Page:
Business Acumen: Ways to Improve Internal and External Knowledge
Business acumen can be both external and internal:
- Developing externally focused business knowledge includes understanding industry trends, competitors and direction of industry.
- Internal business acumen includes deep understanding of how different function works, the challenges they face, their KPIs and how that impact the P&L.
FP&A professionals can partner with strategy and marketing teams to understand external trends. For organisations which incorporate a strategic planning cycle in their overall planning, FP&A frequently works with strategy teams and helps them develop financials in order to support the strategic planning cycle. During this exercise, they often provide insights in revenue and cost drivers so that strategy teams can assess growth opportunities.
FP&A can also assist in verifying numbers and sanity checks as determined by the strategy or sales team. It can be achieved through a detailed analysis on growth trends, market opportunities or growth strategy such as organic vs. inorganic growth.
Internally, by understanding how the organisation works, FP&A can collate and determine cost or expenses levers that can help drive revenue. For example, by understanding various marketing channels, FP&A can help determine marketing expenses and understand return on investment (ROI) of the various marketing efforts. Similarly, FP&A can look at various sales channels and help determine investment in each of the channels.
Through identifying and analysing these different business levers, FP&A can advise business managers on how to prioritize and at the same time maximize ROI of different initiatives.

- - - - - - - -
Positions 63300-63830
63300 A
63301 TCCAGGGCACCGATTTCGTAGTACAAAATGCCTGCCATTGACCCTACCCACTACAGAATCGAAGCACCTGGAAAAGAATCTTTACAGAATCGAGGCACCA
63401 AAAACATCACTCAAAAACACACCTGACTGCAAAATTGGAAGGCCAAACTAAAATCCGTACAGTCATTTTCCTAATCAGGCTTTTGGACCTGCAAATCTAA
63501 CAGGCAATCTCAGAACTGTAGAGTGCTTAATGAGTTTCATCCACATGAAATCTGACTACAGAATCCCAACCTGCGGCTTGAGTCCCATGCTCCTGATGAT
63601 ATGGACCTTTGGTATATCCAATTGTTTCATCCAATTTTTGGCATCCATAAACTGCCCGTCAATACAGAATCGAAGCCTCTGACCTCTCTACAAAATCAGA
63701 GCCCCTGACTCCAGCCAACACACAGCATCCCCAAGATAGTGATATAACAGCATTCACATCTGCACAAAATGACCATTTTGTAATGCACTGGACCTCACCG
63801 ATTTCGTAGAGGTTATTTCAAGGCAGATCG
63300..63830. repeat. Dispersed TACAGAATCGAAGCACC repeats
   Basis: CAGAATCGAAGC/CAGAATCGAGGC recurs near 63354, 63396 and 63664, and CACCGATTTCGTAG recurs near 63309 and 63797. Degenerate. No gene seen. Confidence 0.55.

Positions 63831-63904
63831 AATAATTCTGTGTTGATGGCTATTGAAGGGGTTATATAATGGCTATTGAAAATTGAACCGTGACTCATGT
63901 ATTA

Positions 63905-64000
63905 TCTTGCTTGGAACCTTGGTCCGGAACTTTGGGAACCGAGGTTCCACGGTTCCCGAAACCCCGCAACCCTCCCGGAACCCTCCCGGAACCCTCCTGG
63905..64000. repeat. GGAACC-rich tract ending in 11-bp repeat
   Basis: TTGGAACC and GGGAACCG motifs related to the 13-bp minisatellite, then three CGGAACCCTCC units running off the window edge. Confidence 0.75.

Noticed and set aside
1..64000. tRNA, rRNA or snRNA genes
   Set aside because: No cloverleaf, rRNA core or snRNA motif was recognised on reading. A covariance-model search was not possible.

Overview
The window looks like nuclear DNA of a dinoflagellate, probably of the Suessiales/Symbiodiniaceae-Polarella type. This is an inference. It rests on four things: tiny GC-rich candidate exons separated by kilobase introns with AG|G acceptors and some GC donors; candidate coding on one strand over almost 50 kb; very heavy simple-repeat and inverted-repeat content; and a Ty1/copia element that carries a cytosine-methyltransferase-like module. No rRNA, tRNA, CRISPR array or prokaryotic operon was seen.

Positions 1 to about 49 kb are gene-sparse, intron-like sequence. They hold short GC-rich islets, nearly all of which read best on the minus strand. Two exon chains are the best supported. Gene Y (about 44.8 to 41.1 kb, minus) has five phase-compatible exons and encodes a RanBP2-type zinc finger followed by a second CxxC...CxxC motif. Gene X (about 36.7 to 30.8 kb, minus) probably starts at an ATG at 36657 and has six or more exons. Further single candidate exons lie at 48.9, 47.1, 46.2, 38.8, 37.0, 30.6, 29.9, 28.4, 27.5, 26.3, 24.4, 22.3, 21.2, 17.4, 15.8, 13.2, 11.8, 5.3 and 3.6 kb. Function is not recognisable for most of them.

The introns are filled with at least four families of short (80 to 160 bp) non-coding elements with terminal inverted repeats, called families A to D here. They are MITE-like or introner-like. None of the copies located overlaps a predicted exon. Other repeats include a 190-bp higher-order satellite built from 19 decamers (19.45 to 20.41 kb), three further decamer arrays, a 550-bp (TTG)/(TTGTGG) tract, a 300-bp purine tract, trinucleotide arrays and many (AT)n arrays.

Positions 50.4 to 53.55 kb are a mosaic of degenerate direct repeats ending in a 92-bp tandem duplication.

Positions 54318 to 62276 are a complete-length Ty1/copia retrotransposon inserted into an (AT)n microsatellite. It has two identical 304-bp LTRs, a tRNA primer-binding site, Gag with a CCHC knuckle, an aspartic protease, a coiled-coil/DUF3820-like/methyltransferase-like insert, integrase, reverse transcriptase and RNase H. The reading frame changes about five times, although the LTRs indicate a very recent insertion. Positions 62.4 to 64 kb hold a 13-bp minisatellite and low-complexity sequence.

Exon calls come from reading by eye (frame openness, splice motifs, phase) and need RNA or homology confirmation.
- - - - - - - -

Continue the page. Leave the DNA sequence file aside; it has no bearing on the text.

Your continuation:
Communication: Highlighting Value-Adding Activities
Finally, if the FP&A function wants to be successful in providing the analysis and drive discussions and strategies, the ability to communicate will help bring all these value-adding activities onto the table and allow the organisation to clearly focus on what is important.
Again, communication may come in different flavours:
- Data visualisation tools bring quantitative data in a format that easy to understand for business managers. FP&A professionals need to learn how to use data visualisation tools or be able to utilise traditional spreadsheets or presentation programs to communicate effectively to the business.
- Ability to convey the message at presentations or in other formal or informal situations. This means FP&A professionals will have to develop and refine basic communication skills such as assertive communication, effective writing and also learn how to put together and deliver messages in emails and presentations. All these are important skills that the FP&A team cannot neglect.
The FP&A function is evolving very quickly in today’s business world. However, in order for FP&A teams to take advantage of new technologies and proactively redefine their purpose, the team must develop a strong base in the “ABC” areas as discussed above. Otherwise, it is easy to trip and fall from trying to do too much without a solid foundation.
The article was first published in Unit 4 Prevero Blog